Today, Wilmington Media announced that Press Gazette, the UK’s journalism trade mag, will be closing.
I’m proud to say I contributed plenty to the magazine. First, as student on work experience. Being on the newsdesk of what was already a shrinking staff gave me plenty of opportunities. And as I wrote up notes on the train home I realised that I was improving as a journalist with every day I spent there.
There were signs of discontent when I was on my placement. While looking through the paper archives, I was struck by how the print product had evolved in such a short time. Gone was the slick, filled-to-the-brim magazine that screamed “finger” and “pulse” at you. In its place had arrived a cheap-feeling, awkward publication that resembled an internal staff newsletter.
I was told, way back in 2007, that the British Press Awards — the magazine’s big event of the year — was what was keeping PG alive and well. Well, alive at least. It was a real money spinner. Should the awards go, then the magazine would almost certainly go with it. It’s no coincidnce that the Awards happened last week. One last hurrah.
I made some great contacts. Martin Stabe, the then online editor (who is now at Retail Week), gave me what was essentially my first big break by linking to my site from his widely read blog. I repayed this favour by calling him Michael. D’oh. Martin managed to hook me up as the magazine’s Student Journalism blogger — my first regular paid gig.
After university, Martin gave me my second big break, putting me in touch with Nick Reynolds at the BBC. That contact led to my current job on the BBC Internet Blog. I hope and believe that if I play my cards right, I could well end up working for the BBC for the rest of my life.
There’s no doubt that I wouldn’t be in the position I am now without the help of Martin and Press Gazette.
But in more recent times, my relationship with the magazine has been seriously tarnished.
Fast forward from 2007 to last summer. After a month or so of unemployed panic, I was excited to learn that Press Gazette were hiring a reporter. Brilliant news for me — I knew most of the staff, knew the beat, had the skills and even the contacts.
Encouragingly, two members of staff emailed to suggest I go ahead and apply.
I was confident. In reality, I should have been sceptical. The position I was filling was that of Patrick Smith — who grabbed a great spot on PaidContent. They needed a replacement, or so I thought.
I’d decided I didn’t want the job about five minutes into the interview. I was told that they didn’t actually know if they were hiring anyone. What they’d prefer to do was extend the hours of an existing member of staff from three days (if I remember correctly) to five days. Fair enough — although it would have been a good idea to work their budgets out before advertising for a full time reporter.
But I could let that go detail go. What I couldn’t let go was what happened next. I was offered another placement — maybe (yes, maybe) with expenses. Incredibly insulting — I’d gone from applying for a job to being offered some work experience. To quote a tabloid sensation who is no longer with us: “‘Ave I got ‘MUG’ written on my ‘ead?”
I didn’t. I turned down the placement (or rather, scooted around the offer) and said I was interested in the paid position, thanks. They said they’d let me know.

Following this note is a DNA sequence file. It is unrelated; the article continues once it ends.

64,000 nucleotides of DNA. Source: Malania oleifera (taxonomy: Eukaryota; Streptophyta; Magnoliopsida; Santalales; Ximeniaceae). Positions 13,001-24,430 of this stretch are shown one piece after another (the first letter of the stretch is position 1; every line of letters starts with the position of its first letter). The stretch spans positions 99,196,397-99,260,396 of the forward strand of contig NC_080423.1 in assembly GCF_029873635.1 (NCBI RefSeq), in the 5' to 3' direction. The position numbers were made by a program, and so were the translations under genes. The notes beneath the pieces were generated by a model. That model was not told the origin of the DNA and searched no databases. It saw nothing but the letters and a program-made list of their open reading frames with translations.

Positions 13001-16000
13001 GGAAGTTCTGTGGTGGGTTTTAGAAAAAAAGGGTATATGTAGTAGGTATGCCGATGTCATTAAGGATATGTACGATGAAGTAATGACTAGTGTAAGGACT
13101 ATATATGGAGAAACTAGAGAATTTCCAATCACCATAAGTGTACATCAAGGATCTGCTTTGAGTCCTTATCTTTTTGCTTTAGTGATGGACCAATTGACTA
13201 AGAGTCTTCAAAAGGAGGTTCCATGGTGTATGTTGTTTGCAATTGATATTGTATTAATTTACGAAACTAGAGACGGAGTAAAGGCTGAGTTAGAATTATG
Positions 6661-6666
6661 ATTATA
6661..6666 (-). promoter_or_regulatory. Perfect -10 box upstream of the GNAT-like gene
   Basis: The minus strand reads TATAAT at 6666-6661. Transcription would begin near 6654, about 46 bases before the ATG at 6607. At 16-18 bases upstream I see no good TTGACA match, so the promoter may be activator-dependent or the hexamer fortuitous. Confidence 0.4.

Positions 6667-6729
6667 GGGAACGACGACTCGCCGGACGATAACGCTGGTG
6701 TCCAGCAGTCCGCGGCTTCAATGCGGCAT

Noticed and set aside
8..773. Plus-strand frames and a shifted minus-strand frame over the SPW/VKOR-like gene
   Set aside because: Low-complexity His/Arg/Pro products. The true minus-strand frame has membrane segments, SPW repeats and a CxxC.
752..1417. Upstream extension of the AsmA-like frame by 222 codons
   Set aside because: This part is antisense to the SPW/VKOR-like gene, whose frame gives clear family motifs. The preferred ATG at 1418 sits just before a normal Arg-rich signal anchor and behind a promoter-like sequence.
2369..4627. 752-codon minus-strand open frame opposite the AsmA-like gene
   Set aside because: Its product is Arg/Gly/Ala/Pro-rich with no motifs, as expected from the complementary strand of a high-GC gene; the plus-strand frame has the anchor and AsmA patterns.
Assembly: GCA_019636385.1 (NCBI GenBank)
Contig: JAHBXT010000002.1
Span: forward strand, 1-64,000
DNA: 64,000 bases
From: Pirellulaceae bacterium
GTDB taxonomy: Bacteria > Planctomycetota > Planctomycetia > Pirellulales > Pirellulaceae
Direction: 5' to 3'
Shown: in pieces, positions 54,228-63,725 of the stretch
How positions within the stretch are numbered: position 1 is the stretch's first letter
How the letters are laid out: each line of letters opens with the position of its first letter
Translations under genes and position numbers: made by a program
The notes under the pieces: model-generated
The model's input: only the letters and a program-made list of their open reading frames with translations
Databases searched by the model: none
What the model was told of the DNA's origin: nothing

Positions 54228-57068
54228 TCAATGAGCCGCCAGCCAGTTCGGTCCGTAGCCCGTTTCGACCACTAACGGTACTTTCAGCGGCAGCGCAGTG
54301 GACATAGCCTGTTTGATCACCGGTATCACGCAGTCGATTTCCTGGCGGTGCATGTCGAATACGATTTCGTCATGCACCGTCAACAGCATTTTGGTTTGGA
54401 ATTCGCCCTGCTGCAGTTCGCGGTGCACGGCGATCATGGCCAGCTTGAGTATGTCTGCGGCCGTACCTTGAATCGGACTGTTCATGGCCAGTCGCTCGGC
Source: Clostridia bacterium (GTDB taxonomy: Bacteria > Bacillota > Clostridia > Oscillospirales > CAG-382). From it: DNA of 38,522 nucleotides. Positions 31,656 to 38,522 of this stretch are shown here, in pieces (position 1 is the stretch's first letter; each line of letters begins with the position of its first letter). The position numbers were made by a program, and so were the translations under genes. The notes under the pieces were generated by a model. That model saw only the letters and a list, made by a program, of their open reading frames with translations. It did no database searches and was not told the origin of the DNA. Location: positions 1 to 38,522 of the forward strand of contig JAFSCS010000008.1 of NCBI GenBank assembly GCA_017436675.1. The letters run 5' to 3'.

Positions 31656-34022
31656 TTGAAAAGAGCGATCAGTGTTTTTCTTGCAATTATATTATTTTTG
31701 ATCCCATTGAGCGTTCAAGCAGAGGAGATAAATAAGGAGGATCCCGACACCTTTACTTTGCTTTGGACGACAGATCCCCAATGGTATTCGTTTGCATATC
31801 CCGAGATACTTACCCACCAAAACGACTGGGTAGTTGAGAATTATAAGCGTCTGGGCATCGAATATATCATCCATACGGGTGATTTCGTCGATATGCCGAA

Weeks passed, and nothing. Nothing until the leaving do of Patrick, which I was invited along to. On the day of his departure, I got a call at about half five letting me know I didn’t get the job. I’m guessing the editor suddenly realised it would be a good idea to tell me before I went to to the pub. After all, everyone there would be congratulating the successful applicant. Or rather, the reporter who got two extra days a week.
I wonder how long it would have taken had I not gone to wish Patrick well?
But that’s besides the point. What that whole furore told me about Press Gazette is that it was a publication in complete disarray. My experiences were just one part of a big mess that started from the very top and tumbled down. It was a publication that lacked direction, ideas and, crucially, money. As a freelance, I’ve waited over 8 months to be paid by them, contiually emailing and ringing to get it sorted out. Only to learn the best way to deal with the unprofessionalism (of their accounts, not the journalists) was to have a great old rant on Twitter.
A great shame. Journalism needs publications like Press Gazette, but long gone are the days where it had any real drive or clout. MediaGuardian, big in budget, has flattened it into a mere pancake of irrelevance.
Is it risky to have the dominant media publication tied to a newspaper? Probably, but MediaGuardian still reports discontent at the Guardian Media Group, so, on the surface at least, it seems to be ok. And if not, bloggers and other sites can make up the gap.
Maybe Press Gazette will rise up from the dead like it has done in the past — but I don’t see it. This collapse goes well beyond the credit crunch. A magazine that I held in very high regard has fallen from a once great height, leaving me with a very bitter taste in my mouth.
The journalists at PG only found out of the closure today too. Not surprising — given my experience there. I wish them all the very best of luck finding other work — when you look at the size of the staff, to put out that much good content was an amazing effort, and they all deserve to be better paid and appreciated.
There’ll be coos of nostalgia for Press Gazette in the press for the next few days, but, with tinges of regret, it really is time to let it go. They say the website will remain, but I think we all know it’ll just be the job site and little else. Roy Greenslade has put out this plea for a buyer — but I don’t think any publishers will touch it.